Now Canada appears to be quietly backing away, too. By the end of this year the federal government must renew the BoC’s mandate, which it does every five years. The mandate is basically BoC governor Mark Carney’s marching orders, and inflation targeting has been enshrined in them the last five times the mandate has been renewed (in 1993, 1998, 2001 and 2006). The Globe and Mail recently speculated that the mandate will remain largely the same, but that it may be amended “to include a forceful assertion of what he [Carney] calls ‘flexible inflation targeting,’” or his right to respond to economic shocks or dangerous buildups of credit by taking longer than usual to bring inflation to the central bank’s 2% target.”

This is something to watch closely. “Taking longer than usual” could amount to taking no action at all.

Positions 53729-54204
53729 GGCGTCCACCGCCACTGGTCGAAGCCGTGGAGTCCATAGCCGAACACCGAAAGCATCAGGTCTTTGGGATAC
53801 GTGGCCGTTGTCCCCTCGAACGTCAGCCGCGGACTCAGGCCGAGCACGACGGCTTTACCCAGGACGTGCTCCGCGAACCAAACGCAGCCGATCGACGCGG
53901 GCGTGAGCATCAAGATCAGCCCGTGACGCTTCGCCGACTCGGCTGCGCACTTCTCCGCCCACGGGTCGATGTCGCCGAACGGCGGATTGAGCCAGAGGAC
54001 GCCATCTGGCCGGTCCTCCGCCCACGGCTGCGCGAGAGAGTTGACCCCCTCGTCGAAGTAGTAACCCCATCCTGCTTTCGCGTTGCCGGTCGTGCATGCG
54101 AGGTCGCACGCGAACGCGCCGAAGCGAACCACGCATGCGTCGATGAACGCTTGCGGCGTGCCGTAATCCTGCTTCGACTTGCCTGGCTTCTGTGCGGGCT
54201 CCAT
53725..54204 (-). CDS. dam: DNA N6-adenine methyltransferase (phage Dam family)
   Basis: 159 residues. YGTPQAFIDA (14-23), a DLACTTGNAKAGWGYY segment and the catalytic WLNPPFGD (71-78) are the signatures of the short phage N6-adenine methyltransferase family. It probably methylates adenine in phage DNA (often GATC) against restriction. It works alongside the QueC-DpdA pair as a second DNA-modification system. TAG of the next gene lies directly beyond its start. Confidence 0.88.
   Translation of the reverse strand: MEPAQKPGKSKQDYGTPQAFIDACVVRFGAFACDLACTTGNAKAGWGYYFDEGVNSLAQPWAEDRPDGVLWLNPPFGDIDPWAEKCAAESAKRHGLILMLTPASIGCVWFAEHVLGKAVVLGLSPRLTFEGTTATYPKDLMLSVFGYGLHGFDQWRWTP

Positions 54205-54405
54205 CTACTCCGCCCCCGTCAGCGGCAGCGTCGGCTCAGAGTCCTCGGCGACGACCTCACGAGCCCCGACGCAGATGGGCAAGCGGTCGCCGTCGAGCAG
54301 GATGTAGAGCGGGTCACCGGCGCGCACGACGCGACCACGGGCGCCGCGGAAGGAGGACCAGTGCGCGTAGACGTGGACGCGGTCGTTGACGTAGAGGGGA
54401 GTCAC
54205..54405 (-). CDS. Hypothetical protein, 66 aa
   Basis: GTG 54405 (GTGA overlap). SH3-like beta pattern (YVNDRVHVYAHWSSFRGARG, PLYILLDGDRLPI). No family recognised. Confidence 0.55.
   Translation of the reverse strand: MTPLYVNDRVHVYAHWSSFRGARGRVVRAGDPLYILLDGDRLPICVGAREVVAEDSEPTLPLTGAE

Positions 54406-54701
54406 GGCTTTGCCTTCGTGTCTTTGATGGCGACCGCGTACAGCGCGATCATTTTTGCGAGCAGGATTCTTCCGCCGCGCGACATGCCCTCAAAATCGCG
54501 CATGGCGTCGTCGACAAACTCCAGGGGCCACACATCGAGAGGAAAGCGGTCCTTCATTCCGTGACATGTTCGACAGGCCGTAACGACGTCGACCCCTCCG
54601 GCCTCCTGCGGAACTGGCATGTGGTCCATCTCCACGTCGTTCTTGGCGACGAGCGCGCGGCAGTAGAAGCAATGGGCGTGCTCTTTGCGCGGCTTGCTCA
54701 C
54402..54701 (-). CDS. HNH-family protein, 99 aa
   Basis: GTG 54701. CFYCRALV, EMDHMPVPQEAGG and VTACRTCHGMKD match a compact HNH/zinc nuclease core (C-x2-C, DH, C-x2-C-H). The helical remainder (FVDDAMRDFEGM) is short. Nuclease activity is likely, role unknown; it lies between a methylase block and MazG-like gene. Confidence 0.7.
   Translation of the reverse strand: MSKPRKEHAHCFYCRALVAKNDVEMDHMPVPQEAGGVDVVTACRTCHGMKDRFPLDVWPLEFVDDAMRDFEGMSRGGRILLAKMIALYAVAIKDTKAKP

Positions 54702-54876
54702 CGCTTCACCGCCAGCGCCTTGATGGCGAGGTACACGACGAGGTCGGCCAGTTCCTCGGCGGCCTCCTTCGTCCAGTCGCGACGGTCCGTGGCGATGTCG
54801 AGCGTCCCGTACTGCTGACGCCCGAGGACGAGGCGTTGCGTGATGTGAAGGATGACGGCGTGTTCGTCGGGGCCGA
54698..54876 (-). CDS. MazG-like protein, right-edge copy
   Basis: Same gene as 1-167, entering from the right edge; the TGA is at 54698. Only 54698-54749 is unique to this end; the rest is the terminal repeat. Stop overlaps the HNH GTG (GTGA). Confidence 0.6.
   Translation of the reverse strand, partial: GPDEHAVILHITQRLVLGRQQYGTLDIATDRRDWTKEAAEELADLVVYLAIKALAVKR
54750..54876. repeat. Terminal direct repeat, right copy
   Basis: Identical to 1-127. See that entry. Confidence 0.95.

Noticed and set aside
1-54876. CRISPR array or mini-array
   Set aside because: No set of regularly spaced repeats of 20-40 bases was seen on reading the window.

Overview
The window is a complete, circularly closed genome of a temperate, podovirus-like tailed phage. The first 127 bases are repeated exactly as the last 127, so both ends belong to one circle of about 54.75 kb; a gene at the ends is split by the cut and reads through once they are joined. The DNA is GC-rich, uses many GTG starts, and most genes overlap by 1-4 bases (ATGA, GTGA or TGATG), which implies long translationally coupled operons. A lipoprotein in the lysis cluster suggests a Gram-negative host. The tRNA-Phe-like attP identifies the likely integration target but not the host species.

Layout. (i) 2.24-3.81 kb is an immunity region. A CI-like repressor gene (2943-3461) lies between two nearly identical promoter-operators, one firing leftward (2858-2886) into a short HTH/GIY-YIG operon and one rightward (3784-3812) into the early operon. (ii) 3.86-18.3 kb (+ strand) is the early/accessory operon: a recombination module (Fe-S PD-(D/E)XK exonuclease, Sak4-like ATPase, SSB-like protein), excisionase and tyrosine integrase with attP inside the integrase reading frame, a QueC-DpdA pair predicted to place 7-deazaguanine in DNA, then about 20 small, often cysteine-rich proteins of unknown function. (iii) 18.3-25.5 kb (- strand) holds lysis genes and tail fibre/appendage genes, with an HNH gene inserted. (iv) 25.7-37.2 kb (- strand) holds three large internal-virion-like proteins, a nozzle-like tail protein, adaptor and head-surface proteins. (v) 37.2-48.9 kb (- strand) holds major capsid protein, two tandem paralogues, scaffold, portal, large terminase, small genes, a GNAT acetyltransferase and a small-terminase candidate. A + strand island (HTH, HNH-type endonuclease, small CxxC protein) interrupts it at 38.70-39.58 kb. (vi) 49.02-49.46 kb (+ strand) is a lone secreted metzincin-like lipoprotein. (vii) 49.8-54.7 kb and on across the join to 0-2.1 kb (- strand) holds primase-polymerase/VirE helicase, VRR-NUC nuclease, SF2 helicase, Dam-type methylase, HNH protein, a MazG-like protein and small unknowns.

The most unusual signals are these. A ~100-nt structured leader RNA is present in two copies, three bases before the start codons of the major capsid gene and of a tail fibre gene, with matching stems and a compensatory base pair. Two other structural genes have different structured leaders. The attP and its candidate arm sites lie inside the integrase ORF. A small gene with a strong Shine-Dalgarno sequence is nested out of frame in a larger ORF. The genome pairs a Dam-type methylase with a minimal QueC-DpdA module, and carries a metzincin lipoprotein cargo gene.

That already seems to be happening in Britain, as I pointed out in my previous post. The U.K.’s Office for National Statistics reports that inflation there is running at an annualized 5.2%, well above the Bank of England’s 2% target. Invoking the logic of inflation targeting, theoretically this situation seems to demand that the BoE raise its bank rate (currently at a rock-bottom 0.5%) to bring inflation back down to the target range. But BoE governor Mervyn King has shrugged that off by suggesting the problem will resolve itself. “Inflation is likely to rise to above 5% in the next month or so, boosted by already announced increases in utility prices,” he wrote in a letter to George Osborne, the Chancellor of the Exchequer, earlier this month. “But measures of domestically generated inflation remain contained and inflation is likely to fall back sharply next year as the influence of the factors temporarily raising inflation diminishes and downward pressure from unemployment and spare capacity persists. The deterioration in the outlook has made it more likely that inflation will undershoot the 2% target in the medium term.”